In a seemingly unending parade of new investors flowing into Robinhood, hoping to make their fortunes alongside their merry men, I have avoided the conveniently found gold rush.
I have never believed in “get rich quick”, and often times that is merely someone else trying to get rich off your back. Forex, calls, puts, Wall Street Bets, and financial meme accounts overwhelming?
Don’t worry. I have never been a day trader, and this article will provide a deeper, methodical look into my principles and investing playbook.
Day Trading Defined
Day trading, swing trading, volume trading, position trading. Confused yet? While each may convey similar meanings, it is best to alleviate any confusion and define terms before proceeding.
“Day trading usually refers to the practice of purchasing and selling a security within a single trading day. Day traders are attuned to events that cause short-term market moves.”
Hint: focus on buying and selling within a single day. So, if you buy a stock at 10:00am, but you don’t sell until tomorrow at noon, are you a day trader? Technically, no.
However, for the scope of this article I will define day trading as holding an investment for a time horizon so short, one could not possibly be concerned with long-term fundamentals.
Who Are My Competitors?
I recently completed Michael Lewis’ New York Times Bestseller, “Flash Boys”. I’ll be the first one to admit this is certainly no book for beginners, but it provides marvelous insight into the infrastructure behind Wall Street.
Yes, I studied finance in college, but we never learned about fiber optic cables, electronic exchange networks, broker order flows, and other information technology features supporting the markets.
University finance programs focus on analyzing cash flows, transcribing news and analyst reports into pro forma statements, and trying to calculate intrinsic value.
I had no idea a few dozen “investors” paid tens of millions of dollars for access to a high-speed, state-of-the-art fiber optic line that gave “flash traders” a 5 millisecond advantage over their peers.
Then came my next natural question, “Why would someone pay so much money for this seemingly trivial infrastructure? Surely, they’re not buying access out of the goodness of their heart.”
This goes back to the concept of investing as a zero sum game. Every trade has a winner and a loser. Ray Dalio’s firm, Bridgewater Associates, pays millions of dollars for top-notch IT and investment research.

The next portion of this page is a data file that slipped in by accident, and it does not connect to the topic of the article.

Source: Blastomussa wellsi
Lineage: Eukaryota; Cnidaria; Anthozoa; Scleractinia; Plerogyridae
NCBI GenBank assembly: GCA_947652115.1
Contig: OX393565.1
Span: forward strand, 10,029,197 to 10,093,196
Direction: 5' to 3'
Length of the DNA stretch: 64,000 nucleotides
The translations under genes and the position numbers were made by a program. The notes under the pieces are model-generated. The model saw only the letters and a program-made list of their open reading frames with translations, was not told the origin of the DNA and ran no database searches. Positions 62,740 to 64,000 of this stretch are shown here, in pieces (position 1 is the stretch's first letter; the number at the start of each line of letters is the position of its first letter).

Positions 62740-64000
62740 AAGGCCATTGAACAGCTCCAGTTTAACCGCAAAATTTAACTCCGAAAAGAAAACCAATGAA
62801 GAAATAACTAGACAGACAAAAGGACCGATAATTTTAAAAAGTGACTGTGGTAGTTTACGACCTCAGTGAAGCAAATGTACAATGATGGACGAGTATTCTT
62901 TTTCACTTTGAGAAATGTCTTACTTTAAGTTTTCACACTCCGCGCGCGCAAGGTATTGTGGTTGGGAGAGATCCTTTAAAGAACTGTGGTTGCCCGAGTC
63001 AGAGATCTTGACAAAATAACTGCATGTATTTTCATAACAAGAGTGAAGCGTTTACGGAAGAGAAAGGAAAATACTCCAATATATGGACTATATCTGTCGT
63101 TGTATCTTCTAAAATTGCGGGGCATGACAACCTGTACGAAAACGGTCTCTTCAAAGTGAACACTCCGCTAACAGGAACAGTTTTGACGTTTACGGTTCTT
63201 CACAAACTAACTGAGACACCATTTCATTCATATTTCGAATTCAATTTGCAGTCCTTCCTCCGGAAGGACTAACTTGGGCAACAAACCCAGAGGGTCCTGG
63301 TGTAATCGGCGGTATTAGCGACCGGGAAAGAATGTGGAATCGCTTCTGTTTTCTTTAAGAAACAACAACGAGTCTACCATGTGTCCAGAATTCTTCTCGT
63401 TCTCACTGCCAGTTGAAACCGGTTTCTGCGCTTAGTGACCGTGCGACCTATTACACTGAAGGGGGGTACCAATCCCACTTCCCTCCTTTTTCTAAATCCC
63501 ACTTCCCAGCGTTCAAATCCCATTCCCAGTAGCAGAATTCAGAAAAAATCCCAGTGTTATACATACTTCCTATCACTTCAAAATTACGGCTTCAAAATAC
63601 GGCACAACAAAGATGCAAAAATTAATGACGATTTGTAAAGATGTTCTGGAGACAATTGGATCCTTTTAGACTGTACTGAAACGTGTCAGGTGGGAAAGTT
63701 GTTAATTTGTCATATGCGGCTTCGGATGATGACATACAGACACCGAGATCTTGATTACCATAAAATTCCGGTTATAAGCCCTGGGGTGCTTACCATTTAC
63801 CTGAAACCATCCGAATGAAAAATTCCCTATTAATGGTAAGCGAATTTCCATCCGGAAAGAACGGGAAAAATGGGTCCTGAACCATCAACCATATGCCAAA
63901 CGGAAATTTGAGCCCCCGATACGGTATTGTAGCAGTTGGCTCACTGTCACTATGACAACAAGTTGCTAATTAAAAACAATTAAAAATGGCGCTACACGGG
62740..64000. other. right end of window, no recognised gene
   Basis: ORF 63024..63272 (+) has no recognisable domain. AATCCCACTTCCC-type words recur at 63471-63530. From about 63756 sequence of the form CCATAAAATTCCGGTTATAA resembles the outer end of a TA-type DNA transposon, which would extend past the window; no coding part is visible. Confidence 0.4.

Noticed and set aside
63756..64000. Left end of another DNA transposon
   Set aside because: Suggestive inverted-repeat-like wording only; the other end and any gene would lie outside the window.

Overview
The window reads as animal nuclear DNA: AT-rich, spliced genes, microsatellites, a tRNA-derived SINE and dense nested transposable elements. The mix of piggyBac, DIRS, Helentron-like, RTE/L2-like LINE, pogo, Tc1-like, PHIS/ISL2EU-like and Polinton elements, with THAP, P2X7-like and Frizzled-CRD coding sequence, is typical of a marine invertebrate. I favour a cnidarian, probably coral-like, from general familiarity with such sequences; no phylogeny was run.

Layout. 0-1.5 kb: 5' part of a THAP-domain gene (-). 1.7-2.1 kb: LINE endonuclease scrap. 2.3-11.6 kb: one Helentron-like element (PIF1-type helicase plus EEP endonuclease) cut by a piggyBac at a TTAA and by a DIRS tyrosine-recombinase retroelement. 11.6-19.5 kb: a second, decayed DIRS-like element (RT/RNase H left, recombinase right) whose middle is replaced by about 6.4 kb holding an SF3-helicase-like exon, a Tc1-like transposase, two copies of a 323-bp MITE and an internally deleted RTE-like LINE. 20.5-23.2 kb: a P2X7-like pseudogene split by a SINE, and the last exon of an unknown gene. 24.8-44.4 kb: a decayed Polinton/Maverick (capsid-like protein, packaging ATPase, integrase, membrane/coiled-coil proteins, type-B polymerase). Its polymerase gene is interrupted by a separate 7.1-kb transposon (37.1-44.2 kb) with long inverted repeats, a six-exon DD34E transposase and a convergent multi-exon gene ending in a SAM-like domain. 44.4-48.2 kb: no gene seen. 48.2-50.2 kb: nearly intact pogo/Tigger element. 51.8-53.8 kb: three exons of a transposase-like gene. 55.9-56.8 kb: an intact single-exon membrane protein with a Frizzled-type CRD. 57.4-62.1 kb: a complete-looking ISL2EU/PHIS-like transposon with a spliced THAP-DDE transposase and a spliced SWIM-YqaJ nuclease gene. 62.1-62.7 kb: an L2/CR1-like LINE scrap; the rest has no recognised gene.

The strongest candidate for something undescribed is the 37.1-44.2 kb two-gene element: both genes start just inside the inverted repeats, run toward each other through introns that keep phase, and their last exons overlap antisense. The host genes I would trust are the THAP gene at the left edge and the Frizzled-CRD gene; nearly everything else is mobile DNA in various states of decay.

Am I really naive enough to believe I can beat these people trading off my iPhone or laptop from Des Moines, Iowa? Of course not.
Short-term investing is no better than gambling, and the odds are even more stacked against you. Your loss is someone else’s gain.
“But, I made $200 buying Tesla call options this April”. Yeah, anyone can get lucky a few times, but there is no scientific record to support day trading as a profitable investment strategy for ordinary investors like myself.
Mental Health and Stress
For the record, I have never day traded in my life, but there was a brief moment in time when (I admit) I would check the Wall Street Journal every 30 minutes for market updates.
Was there ever anything so pressing that I couldn’t wait until the end of the day, or God forbid next morning?
Of course not. However, I was no better than Pavlov’s dog, conditioned to check my phone for updates. Even worse, I found myself consuming hours of content from talking heads on CNBC.
“You have to buy now. This is the opportunity of a lifetime! No, now it’s time to sell and rotate your portfolio towards secular growth.”
Was any of this behavior informative, beneficial, or boosting my investment returns? I don’t even need to answer that because the answer is so self-evident.
I thought it was great to continuously load my head with information and always be up-to-date on the latest market gossip. I never stopped to ask myself, “What would knowing this information mean?”
Would I sell my investments because markets took a tumble? No, I plan on holding my investments until I die. Would I buy more during “this great opportunity”. No, I dollar-cost-average across time.
It’s obvious to say none of this was good for mental health or stress management. Often times, I would need to go to the gym or run just to feel normal again.
Stress and emotional trading are never indicative of long-run investing success. What do I do now?
I subscribe to a few newsletters that give me every day market updates, and I check my investment account statements 4 times a year. I turned off CNBC and the talking heads.
Boy, life has been so much better ever since!
Short-Term Capital Gains
Investopedia provides a wonderful distinction between short-term and long-term capital gains.